article, maxing up to 1,000 articles for $1,99 is the range of charges).
What gives each Web site, well, character is the various ways it goes about
setting up the archive (or setting YOU up). You'll find extra pricing and archive
information and some of the oddities listed in Comments. For examples, some
sites have two long-term archives, sometimes both free, sometimes one
charges a fee. Sometimes the site tells you there's a limit to the purgatory
archive, then you do a keyword search and get articles from several years ago free!
The long-term archive would charge you for it. A nice trick to know. Some Web
archives are browser unfriendly, others are so slow it would be quicker to
run to the store and get a copy of the paper edition.
Another tip for those on very tight budgets. For a hot story and definitions
of hot change from paper to paper depending upon local connections you
may find that a newspaper has linked to earlier stories as background material.
In a sense, the reporters have done the archive checking for you. Often stories
tagged and linked to a current story carry no charges, though the same stories
would cost if you retrieved them on your own from the newspaper's archive.
Some newspapers go heavily into paper recycling and some have found an online
equivalent. For example, after 7 days, the Chicago Sun-Times Web archive
is history, literally. Others of this ilk might go as long as 60 days before
recycling the electrons. For these, there truly is no choice; if you want a
story from an earlier edition, you may have to look deep into a stack of yellowing
paper out in the garage or head for the university library's microfilm reader.
Paper or Digital?
"They" say that everything is free on the Web. Not quite. Some newspapers
are definitely far from free. The Wall Street Journal charges you for the print
edition, then an electronic subsidy on top of that, plus possibly a
single article cost. But there are some bargains, even freebies, out there
amongst the newspaper archives.
What defines a bargain? With most archives roughly comparable in price, certainly
at the pay-per-view range, a bargain depends on the size of the archive and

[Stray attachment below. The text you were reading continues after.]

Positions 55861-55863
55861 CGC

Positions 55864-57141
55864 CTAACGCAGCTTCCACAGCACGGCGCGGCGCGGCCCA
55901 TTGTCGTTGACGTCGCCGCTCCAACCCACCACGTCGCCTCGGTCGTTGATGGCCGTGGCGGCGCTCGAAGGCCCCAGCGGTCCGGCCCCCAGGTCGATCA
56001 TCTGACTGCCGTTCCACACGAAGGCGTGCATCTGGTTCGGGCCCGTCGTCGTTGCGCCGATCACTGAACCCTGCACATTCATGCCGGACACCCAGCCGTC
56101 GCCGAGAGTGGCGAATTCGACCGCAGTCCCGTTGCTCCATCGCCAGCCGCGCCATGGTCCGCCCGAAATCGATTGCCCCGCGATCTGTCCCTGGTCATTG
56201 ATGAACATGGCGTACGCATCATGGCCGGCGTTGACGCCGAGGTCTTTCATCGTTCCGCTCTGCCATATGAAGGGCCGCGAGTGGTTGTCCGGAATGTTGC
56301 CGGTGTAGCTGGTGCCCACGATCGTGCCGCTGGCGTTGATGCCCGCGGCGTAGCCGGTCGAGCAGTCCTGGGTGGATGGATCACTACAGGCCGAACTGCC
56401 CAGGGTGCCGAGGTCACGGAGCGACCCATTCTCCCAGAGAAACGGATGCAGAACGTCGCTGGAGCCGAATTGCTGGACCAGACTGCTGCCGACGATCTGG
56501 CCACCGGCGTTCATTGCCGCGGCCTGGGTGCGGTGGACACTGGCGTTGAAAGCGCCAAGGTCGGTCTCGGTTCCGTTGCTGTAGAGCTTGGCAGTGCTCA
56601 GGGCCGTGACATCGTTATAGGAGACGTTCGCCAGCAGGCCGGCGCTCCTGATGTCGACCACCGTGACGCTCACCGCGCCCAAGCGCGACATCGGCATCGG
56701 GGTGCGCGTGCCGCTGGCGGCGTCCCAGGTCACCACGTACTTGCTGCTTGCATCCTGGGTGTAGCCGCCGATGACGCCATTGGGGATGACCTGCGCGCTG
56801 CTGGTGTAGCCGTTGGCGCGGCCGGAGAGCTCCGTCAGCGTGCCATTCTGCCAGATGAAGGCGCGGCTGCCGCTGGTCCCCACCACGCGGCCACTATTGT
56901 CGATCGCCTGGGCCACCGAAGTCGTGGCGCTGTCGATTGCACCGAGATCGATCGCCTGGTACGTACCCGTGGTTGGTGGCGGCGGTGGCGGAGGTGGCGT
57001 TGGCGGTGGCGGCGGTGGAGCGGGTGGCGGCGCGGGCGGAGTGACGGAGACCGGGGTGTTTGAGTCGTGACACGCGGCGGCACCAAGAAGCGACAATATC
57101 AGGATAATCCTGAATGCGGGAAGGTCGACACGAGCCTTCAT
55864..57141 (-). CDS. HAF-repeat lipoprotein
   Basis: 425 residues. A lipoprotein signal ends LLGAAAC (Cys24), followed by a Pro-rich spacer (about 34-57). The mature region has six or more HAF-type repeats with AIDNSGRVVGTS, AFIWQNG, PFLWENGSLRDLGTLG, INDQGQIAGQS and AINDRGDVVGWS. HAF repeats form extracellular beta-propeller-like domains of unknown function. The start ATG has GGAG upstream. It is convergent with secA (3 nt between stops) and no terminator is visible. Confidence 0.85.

how online costs compare to offline costs. Print edition subscriptions also
vary greatly in amount. Annual costs can range from a few Jacksons to several
Franklins. You can investigate possible effects on your budget by comparing
the cost of however many articles you need in a year (or month) with the annual
But clearly, free is often better than fee, and free is better for 10 years
of archive than for one. So I've created Krumenaker's Newspaper Bargain Index.
I've divided the print edition annual cost by the non-discounted single article
cost (or the cost for 24 hours when access is by time) and multiplied by the
range of the archive. As you can guess, free archives are the best, a cost
divided by zero is infinity, therefore free archives have an infinite value!
Some are more infinite than others, so the NBI can get very metaphysical infinity
+ 10 is better than infinity + 2. Sites with no long-term archive have zero
value, mathematically or otherwise. In between, the higher the NBI, the more
value in the archive.
Of the freebies, the best bargain is the St. Petersburg Times. It's
totally free and you go back 16 years! Why they do this, I don't know, but St.
Pete's is my Mecca when I search newspapers now. In second place comes
the Greensburg (PA) Tribune Review (near Pittsburgh), but it would help
a lot more if it didn't have such a mix up of two archives. Other valuable
sites, with up to 7 years of free archiving, include the San Francisco Chronicle (#11
in the top 100), the Milwaukee Journal Sentinel, Seattle Times, Jacksonville
Times-Union (what is it with Florida papers?), and the Las Vegas
Among the fee-based archives, the top of the heap mathematically is low-ranked
(#86) Salt Lake Tribune, with a long and inexpensive inventory. But
don't forget the three archives that go back to the late 1970s: #5 Washington
Post, #8 Newsday, and #14 Boston Globe. The first two have 2-week
long free archives.
Who's the worst bargain among the fee-based archives? These would be the Tacoma
News Tribune, Toledo Blade, Palm Beach Post, San Diego
Union-Tribune, and the New York Post. Why? Because the price of
the archive comes close to matching the price of the subscription...and some
of these have very small archives. They may be good papers, they just don't
have cost-effective archives.
recommendation: if you are just looking for U.S. newspapers, and nothing else,
or have a limited budget, go for the FT.COM and NewsLibrary services, keep St.
Petersburg in your bookmark list, get an annual subscription to your local
big paper, and buy a long-term discount archive rate at the Washington Post.
If you have to search other kinds of files as well, LexisNexis has most of
the Top 100 papers, as do Dialog and Factiva, and have the means to search
them simultaneously with other kinds of data. There aren't many other choices.
If your institutional budget has the bucks, one of the other periodical warehouse
services, e.g., ProQuest or InfoTrac, will give you a wider choice of periodicals
than just going Web, but little of the non-periodical data universe. If you
need today's news (or the recent week's), the Web's the best bargain around,
for sure, and you can check the news anywhere, from anywhere.